6. A communications system comprising: a base centre having a plurality of radio transceivers for providing a number of radio frequency (RF) communications links; a plurality of fixed radio ports through which RF signals can be transmitted and received over the air; a fibre optic network for interconnecting the RF transceivers and the fixed radio ports, and for carrying the RF signals by means of optical signals; a plurality of radio/optical interfaces by which RF signals can be modulated onto and demodulated from one or more optical signals, which interfaces are between the RF transceivers and the fibre optic network, and between the fibre optic network and the fixed radio ports; and a matrix switch for selectively interconnecting the transceivers and the radio ports through the fibre optic network;

wherein the matrix switch is for switching optical signals and between the optical matrix switch and the plurality of RF transceivers there are one or more RF/optical interfaces.

7. A communications system as claimed in claim 2 wherein the matrix switch is for switching RF signals, and between the RF matrix switch and the fibre optic network there are one or more RF/optical interfaces.

8. A communications system as claimed in claim 1 wherein there is multiplexing/demultiplexing of the optical signals in the fibre optic network.

9. A communications system as claimed in claim 1 wherein the fibre optic network incorporates wavelength routing of optical signals.

10. A communication system as described in claim 1 which call handover is between radio ports is controlled in the base centre through switching the radio transceiver from one radio port to another radio port by a matrix switch.

11. A communication system as claimed in claim 10 in which diversity operation is provided by combining or switching between two or more radio points in the matrix switch.

12. A communication system as claimed in claim 1 in which dynamic channel allocation is controlled in the base centre.

13. A communications system comprising:

a base centre having a plurality of independently operated radio frequency (RF) transceivers at the base centre for establishing at least one radio frequency (RF) communication link;
a plurality of remotely located, fixedly situated, radio frequency (RF) communication ports for transceiving radio frequency (RF) signals via the air;
an optical fibre network selectively connecting said base centre with each of said remote RF communication ports;
an RF/optical signal interface at said base center connected between said optical fibre network and said radio frequency transceivers for converting RF-modulated optical signals to RF electrical signals and for converting RF electrical signals to RF-modulated optical signals; and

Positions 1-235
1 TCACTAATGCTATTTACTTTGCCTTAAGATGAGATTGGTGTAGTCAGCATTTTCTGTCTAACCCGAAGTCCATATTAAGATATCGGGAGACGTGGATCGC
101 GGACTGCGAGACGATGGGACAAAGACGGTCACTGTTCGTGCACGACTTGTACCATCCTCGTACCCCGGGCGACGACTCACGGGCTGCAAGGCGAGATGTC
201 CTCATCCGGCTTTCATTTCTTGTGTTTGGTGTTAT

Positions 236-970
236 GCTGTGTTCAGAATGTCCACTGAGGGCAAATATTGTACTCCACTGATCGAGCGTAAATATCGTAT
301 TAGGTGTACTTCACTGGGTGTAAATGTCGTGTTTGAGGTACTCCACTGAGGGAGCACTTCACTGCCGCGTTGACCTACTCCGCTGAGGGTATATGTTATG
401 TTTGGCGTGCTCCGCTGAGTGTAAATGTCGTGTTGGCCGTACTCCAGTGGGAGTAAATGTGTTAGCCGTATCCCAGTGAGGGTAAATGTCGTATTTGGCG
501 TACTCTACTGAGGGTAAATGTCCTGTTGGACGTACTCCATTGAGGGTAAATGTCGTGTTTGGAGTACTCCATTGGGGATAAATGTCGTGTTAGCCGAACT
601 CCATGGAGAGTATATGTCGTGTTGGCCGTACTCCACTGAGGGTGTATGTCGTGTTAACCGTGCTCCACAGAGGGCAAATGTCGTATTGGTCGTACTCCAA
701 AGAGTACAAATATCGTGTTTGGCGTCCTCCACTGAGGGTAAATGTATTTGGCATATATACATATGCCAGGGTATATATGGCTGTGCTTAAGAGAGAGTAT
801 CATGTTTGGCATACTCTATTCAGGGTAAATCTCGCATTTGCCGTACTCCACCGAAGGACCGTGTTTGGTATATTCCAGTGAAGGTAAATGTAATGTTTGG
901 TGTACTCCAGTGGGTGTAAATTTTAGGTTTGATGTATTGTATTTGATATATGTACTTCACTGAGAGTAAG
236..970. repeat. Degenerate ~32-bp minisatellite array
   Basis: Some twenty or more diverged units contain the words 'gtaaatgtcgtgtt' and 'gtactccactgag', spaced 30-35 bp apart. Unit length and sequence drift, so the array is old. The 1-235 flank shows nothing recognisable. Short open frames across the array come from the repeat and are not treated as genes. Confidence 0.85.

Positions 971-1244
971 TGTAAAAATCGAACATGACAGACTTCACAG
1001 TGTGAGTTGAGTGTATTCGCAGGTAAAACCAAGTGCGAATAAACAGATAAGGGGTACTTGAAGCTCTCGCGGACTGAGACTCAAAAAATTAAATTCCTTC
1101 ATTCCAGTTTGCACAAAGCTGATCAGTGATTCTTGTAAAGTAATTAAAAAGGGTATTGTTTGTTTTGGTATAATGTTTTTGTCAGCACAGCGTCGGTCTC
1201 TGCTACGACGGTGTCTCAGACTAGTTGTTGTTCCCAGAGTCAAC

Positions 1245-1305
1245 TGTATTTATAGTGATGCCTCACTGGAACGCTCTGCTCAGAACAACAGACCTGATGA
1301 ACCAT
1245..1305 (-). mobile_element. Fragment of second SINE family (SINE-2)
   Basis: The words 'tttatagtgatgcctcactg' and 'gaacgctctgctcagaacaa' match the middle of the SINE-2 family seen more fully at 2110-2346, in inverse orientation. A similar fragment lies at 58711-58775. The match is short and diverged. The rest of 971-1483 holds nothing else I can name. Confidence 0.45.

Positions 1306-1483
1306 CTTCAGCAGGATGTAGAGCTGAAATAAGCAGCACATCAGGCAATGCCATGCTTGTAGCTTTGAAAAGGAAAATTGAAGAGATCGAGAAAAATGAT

an RF/optical signal interface at each of said RF communication ports connected to said optical fibre network for converting RF-modulated optical signals to RF electrical signals and for converting RF electrical signals to RF-modulated optical signals.

14. A cellular communications system for interfacing with plural portable or mobile RF transceivers via plural fixed RF communication ports, said system comprising:

a plurality of trunked RF communication channels including a plurality of independently operated RF transceivers accessible at a base centre location;
an optical fibre network selectively interconnecting said base centre location to said fixed RF communication ports; and
an RF/optical signal interface at both said base centre and said fixed RF communication ports for converting RF electrical signals to RF-modulated optical signals and for converting RF-modulated optical signals to RF electrical signals so that communications between the base centre and the fixed RF communication ports is via RF-modulated optical signals,
whereby RF transceiver resources may be concentrated and commonly located at the base centre for servicing a plurality of fixed RF communication ports.

15. A cellular communications system having trunked RF communication channels at a base station interfacing with plural portable or mobile RF transceivers via plural fixed RF communication ports distributed among overlapping cellular communication zones, said system comprising:

an optical fibre network selectively interconnecting said base station and its trunked RF communication channels with said fixed RF communication ports; and
an RF/optical signal interface at each end of the fibre network for converting RF electrical signals to RF-modulated optical signals and vice versa.

16. A communications system as in claim 2 wherein there is multiplexing/demultiplexing of the optical signals in the fibre optic network.

17. A communications system as in claim 2 wherein the fibre optic network incorporates wavelength routing of optical signals.

18. A communication system as in claim 2 wherein call handover between radio ports is controlled in the base centre through switching the radio transceiver from one radio port to another radio port by the matrix switch.

19. A communication system as in claim 2 wherein diversity operation is provided by combining or switching between two or more radio points in the matrix switching.

20. A communication system as in claim 2 wherein dynamic channel allocation is controlled in the base centre.

Referenced Cited

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Patent History

Patent number: 5682256
Type: Grant
Filed: Feb 26, 1996
Date of Patent: Oct 28, 1997
Assignee: British Telecommunications Public Limited Company (London)
Inventors: Andrew James Motley (Woodbridge), Anthony Gerard Chadney (Ipswich)
Primary Examiner: Melvin Marcelo
Assistant Examiner: Rafael Bacares
Law Firm: Nixon & Vanderhye, P.C.
Application Number: 8/607,199

Classifications

Current U.S. Class: 359/117; 359/145; 359/172; With Particular Receiver Circuit (455/334); 455/541; Base Station Detail (455/561)
International Classification: H04J 1400; H04B 1000;